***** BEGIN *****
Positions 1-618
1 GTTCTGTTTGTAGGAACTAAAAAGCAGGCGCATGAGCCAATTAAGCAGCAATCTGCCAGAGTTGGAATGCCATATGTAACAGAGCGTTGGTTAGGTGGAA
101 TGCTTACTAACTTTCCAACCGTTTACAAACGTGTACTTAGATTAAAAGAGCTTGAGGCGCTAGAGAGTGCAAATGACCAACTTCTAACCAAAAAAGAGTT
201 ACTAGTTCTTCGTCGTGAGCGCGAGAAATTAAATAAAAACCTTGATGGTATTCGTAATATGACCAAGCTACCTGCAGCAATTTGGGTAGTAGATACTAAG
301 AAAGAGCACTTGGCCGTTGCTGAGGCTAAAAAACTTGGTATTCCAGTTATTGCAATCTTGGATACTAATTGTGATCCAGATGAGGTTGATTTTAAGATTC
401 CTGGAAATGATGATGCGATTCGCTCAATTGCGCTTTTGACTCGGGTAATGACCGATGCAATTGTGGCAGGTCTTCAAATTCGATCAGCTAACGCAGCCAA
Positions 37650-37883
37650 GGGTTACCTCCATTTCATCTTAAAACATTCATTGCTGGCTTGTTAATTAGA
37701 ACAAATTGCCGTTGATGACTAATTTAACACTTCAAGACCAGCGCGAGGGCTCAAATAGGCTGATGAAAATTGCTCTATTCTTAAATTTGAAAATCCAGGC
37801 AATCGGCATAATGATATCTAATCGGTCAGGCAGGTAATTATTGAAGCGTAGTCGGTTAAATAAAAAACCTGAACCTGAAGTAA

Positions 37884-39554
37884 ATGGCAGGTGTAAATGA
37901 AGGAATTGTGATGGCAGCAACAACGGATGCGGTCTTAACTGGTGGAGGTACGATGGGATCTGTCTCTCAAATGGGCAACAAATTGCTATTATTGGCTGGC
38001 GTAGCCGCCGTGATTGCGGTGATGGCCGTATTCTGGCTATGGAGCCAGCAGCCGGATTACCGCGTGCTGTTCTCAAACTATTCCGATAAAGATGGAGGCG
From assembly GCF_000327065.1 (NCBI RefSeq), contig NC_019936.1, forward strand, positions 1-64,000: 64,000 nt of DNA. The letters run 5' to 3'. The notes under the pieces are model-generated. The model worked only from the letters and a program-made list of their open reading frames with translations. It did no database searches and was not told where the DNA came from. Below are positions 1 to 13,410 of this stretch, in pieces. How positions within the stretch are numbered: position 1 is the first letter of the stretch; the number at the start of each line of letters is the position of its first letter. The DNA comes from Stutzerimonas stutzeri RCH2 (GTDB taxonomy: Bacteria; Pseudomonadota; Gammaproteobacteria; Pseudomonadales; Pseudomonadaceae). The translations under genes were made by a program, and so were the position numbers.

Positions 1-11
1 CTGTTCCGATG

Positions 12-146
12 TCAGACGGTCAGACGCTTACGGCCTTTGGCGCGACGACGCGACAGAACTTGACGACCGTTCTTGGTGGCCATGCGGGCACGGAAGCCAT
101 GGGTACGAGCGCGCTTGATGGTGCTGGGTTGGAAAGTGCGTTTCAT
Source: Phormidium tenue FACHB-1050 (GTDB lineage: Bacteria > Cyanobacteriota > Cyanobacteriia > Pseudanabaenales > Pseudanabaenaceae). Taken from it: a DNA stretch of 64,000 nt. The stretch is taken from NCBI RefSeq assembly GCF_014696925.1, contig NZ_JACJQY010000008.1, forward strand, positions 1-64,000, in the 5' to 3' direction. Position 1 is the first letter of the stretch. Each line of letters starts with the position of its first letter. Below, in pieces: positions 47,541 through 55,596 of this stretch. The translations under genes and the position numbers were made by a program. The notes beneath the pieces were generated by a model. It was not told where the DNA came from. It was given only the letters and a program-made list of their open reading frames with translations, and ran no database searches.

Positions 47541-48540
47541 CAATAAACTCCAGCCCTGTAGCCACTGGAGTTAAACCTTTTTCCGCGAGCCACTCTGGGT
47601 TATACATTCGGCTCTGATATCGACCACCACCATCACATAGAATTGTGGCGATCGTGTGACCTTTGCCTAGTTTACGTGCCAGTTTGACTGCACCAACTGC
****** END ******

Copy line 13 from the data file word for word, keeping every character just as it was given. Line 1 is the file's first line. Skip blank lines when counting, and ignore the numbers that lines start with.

37901 AGGAATTGTGATGGCAGCAACAACGGATGCGGTCTTAACTGGTGGAGGTACGATGGGATCTGTCTCTCAAATGGGCAACAAATTGCTATTATTGGCTGGC